Procurement of goods for export is a crucial aspect of the export business. It involves the acquisition of goods that are meant for export, either through manufacturing or sourcing from suppliers. Here are some steps and resources involved in the procurement of goods for export:

Steps for Procurement of Goods for Export

  1. Confirm Export Contract: Once the export contract is confirmed, the exporter has to arrange for the manufacture of goods meant for export if they are not readily available.
  2. Identify the Market: The exporter should first identify the market and find a buyer for their product. They should also consider the health, safety, and technical requirements of their product.
  3. Determine the Export Classification: The exporter should determine the export classification of their product and whether a license is required to export it.
  4. Determine the Payment Method: The exporter should determine the payment method that best suits their needs and minimizes payment risk while accommodating the needs of the buyer.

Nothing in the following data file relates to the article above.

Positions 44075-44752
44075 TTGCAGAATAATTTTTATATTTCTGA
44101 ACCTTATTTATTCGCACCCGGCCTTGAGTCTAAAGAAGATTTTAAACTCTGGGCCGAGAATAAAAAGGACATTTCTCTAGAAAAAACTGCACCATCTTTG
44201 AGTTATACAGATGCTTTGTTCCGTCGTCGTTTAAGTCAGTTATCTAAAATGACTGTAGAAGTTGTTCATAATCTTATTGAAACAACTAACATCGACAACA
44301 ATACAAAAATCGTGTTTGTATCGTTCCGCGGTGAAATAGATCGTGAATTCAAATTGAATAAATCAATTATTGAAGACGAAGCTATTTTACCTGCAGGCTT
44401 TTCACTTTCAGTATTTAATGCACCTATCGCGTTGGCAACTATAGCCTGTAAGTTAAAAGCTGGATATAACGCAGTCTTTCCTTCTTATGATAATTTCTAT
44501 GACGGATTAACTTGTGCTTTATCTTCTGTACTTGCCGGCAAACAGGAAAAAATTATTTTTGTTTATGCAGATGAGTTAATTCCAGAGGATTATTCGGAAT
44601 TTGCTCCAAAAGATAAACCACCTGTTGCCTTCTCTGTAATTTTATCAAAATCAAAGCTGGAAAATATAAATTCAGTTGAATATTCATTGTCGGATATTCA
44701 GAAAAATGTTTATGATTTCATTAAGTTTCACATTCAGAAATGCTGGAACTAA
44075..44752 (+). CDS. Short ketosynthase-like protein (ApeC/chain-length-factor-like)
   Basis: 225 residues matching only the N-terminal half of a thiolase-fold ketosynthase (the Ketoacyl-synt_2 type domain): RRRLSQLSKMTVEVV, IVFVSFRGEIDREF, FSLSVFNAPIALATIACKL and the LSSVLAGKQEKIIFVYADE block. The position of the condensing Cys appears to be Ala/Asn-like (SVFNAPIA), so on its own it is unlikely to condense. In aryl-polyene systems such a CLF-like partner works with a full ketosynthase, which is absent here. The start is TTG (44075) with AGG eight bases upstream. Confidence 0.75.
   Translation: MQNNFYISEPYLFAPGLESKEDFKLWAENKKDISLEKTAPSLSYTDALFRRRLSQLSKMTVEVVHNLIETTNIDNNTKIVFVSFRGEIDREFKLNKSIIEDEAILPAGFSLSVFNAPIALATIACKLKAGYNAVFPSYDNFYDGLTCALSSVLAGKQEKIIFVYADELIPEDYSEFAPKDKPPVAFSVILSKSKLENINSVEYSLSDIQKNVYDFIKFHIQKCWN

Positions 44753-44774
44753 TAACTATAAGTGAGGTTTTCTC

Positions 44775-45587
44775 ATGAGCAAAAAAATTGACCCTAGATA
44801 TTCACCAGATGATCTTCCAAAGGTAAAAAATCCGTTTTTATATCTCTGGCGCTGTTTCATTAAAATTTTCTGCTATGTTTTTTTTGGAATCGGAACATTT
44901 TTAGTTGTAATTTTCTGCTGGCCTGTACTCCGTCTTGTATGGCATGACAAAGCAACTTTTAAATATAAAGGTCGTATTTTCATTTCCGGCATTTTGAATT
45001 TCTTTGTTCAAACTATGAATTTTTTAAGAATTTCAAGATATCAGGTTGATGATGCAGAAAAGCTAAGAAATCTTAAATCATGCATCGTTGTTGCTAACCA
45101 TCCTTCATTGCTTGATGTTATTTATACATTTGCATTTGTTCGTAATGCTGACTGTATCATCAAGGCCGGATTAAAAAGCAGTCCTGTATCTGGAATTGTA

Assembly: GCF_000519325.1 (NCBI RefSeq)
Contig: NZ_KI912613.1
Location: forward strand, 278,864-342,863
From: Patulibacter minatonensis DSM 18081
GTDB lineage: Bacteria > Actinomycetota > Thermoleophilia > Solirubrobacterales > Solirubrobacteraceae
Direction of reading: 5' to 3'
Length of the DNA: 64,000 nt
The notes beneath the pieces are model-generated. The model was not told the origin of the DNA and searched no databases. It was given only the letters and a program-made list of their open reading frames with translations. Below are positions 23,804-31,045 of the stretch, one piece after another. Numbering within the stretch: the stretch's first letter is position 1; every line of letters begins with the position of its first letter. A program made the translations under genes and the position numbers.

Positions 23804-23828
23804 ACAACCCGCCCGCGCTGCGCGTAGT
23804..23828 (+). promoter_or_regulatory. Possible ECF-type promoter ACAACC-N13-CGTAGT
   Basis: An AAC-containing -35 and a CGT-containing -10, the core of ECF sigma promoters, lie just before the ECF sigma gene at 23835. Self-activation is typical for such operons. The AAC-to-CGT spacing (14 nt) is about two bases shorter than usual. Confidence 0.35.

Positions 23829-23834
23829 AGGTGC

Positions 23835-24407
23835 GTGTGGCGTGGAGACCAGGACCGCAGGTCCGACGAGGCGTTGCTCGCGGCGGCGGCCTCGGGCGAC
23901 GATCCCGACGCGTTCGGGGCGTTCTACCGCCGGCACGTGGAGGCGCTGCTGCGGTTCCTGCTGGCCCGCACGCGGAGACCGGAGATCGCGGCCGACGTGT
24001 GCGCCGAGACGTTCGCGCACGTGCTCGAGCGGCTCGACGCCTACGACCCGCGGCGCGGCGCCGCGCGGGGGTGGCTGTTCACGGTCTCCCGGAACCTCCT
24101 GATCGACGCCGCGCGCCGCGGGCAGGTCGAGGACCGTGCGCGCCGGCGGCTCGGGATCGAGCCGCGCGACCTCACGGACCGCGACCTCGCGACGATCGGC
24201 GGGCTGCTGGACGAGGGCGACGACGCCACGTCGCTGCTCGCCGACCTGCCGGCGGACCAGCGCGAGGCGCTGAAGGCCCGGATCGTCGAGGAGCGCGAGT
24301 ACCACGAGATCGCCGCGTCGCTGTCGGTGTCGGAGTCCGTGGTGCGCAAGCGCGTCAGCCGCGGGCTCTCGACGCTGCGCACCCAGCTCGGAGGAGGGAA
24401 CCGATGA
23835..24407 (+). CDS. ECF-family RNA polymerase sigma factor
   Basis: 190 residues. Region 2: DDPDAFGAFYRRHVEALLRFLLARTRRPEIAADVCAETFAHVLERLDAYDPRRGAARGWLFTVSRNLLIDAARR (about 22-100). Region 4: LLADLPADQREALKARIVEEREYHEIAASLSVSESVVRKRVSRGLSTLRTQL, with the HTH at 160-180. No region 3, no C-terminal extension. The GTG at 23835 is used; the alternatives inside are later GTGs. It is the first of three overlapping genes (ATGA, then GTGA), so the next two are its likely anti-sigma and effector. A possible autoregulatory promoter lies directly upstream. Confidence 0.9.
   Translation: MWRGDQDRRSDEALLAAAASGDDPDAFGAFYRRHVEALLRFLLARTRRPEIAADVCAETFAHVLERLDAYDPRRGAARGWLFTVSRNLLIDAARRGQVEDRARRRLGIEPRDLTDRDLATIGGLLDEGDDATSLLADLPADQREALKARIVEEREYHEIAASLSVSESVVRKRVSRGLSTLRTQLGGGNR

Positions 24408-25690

5. Determine the Shipping Method: The exporter should determine the shipping method that best suits their needs and ensures that the goods reach the buyer in good condition.
  6. Obtain the Required Documents: The exporter should obtain the required documents for exporting their goods, such as a pro forma invoice, export license, and other export-related documents.

Step 4 Quality Control for Export: A Guide to Ensure Compliance

Quality control is a crucial aspect of the export business. It ensures that the products being imported or exported meet the required standards and comply with foreign certification bodies in the target markets. Here are some steps and resources involved in quality control for export:

Steps for Quality Control for Export

  1. Integrate Quality Infrastructure: Integrate quality infrastructure into your operations as a method to align with the quality standards specific to your industry, which are acknowledged in the export market.
  2. Conform to International Quality-Control Standards: Conform to international quality-control standards to give your products an edge over competing businesses. Typically, technical requirements are mandatory and should be met before your products are exported.
  3. Gather Information on Each Country’s Standards: Gather information regarding each country’s standards and technical requirements so that you adapt your production processes accordingly.
  4. Control Quality During Production: Control of quality is best exercised during the course of production of an article, actually starting from with the raw materials, Progressing through various stages, and culminating in the end product, with careful consideration given to packaging, storage, and transportation.